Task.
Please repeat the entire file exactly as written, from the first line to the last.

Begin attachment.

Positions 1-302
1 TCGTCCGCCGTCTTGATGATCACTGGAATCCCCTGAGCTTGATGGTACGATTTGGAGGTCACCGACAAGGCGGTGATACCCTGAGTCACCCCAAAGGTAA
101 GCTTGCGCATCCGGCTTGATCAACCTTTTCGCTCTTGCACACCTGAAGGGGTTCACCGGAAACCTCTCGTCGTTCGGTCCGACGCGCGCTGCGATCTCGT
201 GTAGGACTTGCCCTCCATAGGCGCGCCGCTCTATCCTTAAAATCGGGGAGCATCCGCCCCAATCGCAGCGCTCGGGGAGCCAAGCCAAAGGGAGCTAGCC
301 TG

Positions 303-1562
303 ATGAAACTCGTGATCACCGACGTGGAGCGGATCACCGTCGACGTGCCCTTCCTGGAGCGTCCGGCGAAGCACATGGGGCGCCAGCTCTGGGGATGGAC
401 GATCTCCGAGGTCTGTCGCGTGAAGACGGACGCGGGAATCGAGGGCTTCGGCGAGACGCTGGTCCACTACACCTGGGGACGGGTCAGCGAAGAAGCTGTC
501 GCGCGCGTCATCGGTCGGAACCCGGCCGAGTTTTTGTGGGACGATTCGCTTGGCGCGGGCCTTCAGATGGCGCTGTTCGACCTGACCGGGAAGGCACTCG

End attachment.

Positions 1-302
1 TCGTCCGCCGTCTTGATGATCACTGGAATCCCCTGAGCTTGATGGTACGATTTGGAGGTCACCGACAAGGCGGTGATACCCTGAGTCACCCCAAAGGTAA
101 GCTTGCGCATCCGGCTTGATCAACCTTTTCGCTCTTGCACACCTGAAGGGGTTCACCGGAAACCTCTCGTCGTTCGGTCCGACGCGCGCTGCGATCTCGT
201 GTAGGACTTGCCCTCCATAGGCGCGCCGCTCTATCCTTAAAATCGGGGAGCATCCGCCCCAATCGCAGCGCTCGGGGAGCCAAGCCAAAGGGAGCTAGCC
301 TG

Positions 303-1562
303 ATGAAACTCGTGATCACCGACGTGGAGCGGATCACCGTCGACGTGCCCTTCCTGGAGCGTCCGGCGAAGCACATGGGGCGCCAGCTCTGGGGATGGAC
401 GATCTCCGAGGTCTGTCGCGTGAAGACGGACGCGGGAATCGAGGGCTTCGGCGAGACGCTGGTCCACTACACCTGGGGACGGGTCAGCGAAGAAGCTGTC
501 GCGCGCGTCATCGGTCGGAACCCGGCCGAGTTTTTGTGGGACGATTCGCTTGGCGCGGGCCTTCAGATGGCGCTGTTCGACCTGACCGGGAAGGCACTCG